To Kill A Mockingbird ‘sequel’ published this year

Harper Lee wrote Go Set a Watchman before To Kill A Mockingbird. Picture: Getty'

Harper Lee wrote Go Set a Watchman before To Kill A Mockingbird. Picture: Getty'

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A SEQUEL to worldwide bestseller To Kill a Mockingbird will be published later this year.

The book, by author Harper Lee, is called Go Set a Watchman and was written before To Kill a Mockingbird.

However, it was rejected by Lee’s publishers, who set her to work on the novel that made her famous.

To Kill a Mockingbird, set around a trial in the racially divided deep south of the US, has sold more than 40 million copies since it was published in 1960.

Despite doubts from the author’s editor about whether it would sell, the novel quickly became a literary sensation. Translated into ten languages within a year of publication, it was praised by critics as being “skilled, unpretentious, and totally ingenious” and “a novel of strong contemporary national significance”.

Its central characters, Scout, her brother Jem and their lawyer father Atticus, were brought to life in a 1962 film starring Gregory Peck.

The new book revolves around the now-adult Scout’s return to her native Alabama from New York to visit her father. Lee, 88, said: “In the mid-1950s I completed a novel called Go Set a Watchman.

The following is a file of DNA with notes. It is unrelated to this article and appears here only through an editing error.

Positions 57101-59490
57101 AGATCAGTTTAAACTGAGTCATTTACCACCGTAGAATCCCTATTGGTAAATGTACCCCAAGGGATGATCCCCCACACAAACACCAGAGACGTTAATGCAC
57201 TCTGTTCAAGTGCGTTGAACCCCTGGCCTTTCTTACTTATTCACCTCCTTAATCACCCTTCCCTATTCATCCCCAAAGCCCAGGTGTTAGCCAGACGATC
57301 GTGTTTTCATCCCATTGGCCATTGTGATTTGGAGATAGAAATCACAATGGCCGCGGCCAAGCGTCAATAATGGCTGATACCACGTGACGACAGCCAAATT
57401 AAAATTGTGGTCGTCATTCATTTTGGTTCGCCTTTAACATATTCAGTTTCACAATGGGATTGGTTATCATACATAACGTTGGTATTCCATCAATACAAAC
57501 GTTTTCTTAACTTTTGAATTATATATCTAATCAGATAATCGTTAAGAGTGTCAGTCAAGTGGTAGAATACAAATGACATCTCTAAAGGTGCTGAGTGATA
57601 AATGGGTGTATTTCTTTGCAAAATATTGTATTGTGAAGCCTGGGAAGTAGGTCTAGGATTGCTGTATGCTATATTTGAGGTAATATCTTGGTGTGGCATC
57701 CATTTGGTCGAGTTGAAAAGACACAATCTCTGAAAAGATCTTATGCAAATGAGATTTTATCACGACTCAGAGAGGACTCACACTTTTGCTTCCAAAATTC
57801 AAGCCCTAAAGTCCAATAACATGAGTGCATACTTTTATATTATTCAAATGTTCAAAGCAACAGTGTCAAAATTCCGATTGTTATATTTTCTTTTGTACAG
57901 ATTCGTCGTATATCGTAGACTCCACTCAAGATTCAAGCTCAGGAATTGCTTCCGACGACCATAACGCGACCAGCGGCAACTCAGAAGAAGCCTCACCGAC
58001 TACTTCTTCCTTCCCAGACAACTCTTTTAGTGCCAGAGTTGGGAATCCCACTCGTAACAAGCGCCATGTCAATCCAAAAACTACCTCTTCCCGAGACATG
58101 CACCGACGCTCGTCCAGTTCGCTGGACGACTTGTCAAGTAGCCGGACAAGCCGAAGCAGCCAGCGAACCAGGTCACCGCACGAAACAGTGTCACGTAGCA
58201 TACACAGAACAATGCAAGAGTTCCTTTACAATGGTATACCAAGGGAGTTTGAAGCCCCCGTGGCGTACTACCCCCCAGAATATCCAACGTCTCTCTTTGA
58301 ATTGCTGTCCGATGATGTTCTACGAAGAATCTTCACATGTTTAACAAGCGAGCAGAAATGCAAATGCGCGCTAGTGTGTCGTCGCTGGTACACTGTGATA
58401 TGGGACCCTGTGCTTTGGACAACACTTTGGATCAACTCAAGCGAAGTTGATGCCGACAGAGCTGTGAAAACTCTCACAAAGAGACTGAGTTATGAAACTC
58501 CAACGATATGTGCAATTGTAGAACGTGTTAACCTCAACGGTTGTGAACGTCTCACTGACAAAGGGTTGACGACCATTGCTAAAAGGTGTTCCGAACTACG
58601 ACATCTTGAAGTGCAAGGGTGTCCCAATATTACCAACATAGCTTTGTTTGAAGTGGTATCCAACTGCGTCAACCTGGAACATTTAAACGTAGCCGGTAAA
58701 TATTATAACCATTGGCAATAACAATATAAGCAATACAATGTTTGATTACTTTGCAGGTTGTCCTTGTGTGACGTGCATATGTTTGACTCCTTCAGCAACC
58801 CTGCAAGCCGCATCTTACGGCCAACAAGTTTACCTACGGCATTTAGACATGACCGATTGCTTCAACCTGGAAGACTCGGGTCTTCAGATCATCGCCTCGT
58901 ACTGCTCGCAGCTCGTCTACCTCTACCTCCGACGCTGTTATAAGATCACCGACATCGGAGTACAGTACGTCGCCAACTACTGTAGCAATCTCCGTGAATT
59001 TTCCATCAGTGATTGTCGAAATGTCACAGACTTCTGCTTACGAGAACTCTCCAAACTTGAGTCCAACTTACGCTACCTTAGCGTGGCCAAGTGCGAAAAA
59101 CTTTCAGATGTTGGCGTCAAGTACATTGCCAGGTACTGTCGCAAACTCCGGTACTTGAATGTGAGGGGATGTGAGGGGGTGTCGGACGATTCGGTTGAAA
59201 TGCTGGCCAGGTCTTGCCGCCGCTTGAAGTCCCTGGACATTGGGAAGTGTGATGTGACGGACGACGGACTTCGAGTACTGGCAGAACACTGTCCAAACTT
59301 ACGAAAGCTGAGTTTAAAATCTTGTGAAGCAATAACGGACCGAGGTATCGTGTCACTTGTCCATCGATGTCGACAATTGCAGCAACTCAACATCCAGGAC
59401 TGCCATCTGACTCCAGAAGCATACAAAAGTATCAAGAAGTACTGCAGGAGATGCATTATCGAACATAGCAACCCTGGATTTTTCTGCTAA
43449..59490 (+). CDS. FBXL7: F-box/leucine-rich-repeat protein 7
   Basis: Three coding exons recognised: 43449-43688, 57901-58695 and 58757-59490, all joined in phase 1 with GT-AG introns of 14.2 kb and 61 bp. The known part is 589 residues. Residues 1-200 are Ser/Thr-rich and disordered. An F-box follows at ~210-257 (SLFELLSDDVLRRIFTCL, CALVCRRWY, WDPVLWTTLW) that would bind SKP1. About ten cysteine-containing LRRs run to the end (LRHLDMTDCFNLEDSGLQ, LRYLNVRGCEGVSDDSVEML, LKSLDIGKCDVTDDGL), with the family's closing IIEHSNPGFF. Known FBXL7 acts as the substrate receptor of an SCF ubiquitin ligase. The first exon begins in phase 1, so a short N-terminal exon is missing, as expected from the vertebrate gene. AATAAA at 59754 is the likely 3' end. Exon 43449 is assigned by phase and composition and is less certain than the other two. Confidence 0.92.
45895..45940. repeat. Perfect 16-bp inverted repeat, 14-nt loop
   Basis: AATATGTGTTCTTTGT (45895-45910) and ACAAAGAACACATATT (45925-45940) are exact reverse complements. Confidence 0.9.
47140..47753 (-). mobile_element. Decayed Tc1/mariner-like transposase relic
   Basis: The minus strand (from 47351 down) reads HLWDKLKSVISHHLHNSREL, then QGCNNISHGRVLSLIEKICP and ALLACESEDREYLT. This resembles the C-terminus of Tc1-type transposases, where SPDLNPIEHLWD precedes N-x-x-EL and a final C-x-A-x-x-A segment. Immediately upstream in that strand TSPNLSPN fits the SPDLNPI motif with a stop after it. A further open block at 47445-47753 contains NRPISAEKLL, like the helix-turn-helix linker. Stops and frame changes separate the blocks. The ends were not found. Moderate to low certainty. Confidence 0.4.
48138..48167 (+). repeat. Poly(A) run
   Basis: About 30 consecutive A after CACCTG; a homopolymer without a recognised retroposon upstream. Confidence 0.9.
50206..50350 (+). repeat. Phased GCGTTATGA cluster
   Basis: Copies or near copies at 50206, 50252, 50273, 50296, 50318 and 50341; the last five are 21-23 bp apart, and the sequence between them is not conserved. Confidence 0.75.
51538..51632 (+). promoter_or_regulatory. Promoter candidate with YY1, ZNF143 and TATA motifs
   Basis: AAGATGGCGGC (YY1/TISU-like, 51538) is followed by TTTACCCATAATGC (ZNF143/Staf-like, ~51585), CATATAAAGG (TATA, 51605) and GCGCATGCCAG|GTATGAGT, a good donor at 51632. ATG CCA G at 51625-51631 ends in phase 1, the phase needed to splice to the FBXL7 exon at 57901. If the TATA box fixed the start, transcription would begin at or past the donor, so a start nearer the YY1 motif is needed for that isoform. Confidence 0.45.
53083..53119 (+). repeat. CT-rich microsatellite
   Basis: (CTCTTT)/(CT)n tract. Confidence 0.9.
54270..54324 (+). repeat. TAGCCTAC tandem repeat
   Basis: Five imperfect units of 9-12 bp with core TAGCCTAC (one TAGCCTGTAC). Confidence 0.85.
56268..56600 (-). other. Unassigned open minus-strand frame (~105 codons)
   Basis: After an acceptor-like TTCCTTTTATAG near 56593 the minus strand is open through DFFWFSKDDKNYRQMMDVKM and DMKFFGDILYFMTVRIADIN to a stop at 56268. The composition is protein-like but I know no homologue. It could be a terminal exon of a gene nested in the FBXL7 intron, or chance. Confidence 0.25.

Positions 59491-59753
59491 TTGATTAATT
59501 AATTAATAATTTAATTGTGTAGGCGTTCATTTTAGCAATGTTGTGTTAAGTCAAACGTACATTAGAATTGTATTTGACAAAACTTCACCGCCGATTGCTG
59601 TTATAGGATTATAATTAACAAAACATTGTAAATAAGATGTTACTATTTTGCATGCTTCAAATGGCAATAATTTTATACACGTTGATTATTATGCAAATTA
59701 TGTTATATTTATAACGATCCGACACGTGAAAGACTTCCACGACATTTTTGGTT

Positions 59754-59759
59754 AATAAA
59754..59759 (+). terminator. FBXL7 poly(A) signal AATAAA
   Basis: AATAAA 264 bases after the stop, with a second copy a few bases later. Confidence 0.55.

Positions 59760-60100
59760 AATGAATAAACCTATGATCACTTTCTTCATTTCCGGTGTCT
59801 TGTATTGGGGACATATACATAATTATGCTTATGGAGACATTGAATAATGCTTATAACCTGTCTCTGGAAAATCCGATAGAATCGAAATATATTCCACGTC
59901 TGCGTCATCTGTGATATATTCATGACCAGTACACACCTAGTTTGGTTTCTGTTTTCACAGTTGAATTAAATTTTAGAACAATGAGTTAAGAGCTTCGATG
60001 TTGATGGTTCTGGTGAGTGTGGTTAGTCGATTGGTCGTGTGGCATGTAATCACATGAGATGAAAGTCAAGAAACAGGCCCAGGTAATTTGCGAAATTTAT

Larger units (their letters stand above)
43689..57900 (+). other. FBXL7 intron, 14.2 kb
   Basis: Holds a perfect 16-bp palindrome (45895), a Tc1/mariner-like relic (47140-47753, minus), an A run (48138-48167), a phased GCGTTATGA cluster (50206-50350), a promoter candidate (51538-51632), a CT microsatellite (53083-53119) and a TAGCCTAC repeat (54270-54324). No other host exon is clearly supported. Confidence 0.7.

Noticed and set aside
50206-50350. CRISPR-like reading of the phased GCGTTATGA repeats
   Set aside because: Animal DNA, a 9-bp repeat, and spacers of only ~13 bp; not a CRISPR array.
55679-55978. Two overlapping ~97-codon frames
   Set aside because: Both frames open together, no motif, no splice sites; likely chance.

“It features the character known as Scout as an adult woman and I thought it a pretty decent effort.

“My editor, who was taken by the flashbacks to Scout’s childhood, persuaded me to write a novel from the point of view of the young Scout.

“I was a first-time writer, so I did as I was told. I hadn’t realised it had survived, so was surprised and delighted when my dear friend and lawyer Tonja Carter discovered it.

“After much thought and hesitation I shared it with a handful of people I trust and was pleased to hear that they considered it worthy of publication.

“I am humbled and amazed that this will now be published after all these years.”

Go Set a Watchman will be published on 14 July by William Heinemann, who were the original UK publisher of To Kill a Mockingbird.

Tom Weldon, chief executive of Penguin Random House, said: “To Kill a Mockingbird is one of the most important and enduring books on the Penguin Random House lists and it is no surprise that time and again it is voted best-loved by both the reading public and by educators.

“The story of this first book – both parent to To Kill a Mockingbird and rather wonderfully acting as its sequel – is fascinating.

“The publication of Go Set a Watchman will be a major event and millions of fans around the world will have the chance to reacquaint themselves with Scout, her father Atticus and the prejudices and claustrophobia of that small town Harper Lee conjures so brilliantly.”

In 2014, the author reached an agreement in a legal case against the Monroe County Heritage Museum in her hometown, of Monroeville, Alabama, which was using her name on souvenirs.

The gift shop of the museum, which is located in the former courthouse which inspired the book, had been accused of taking advantage of Lee’s trademarks to sell book-related souvenirs including clothing and drinks coasters.

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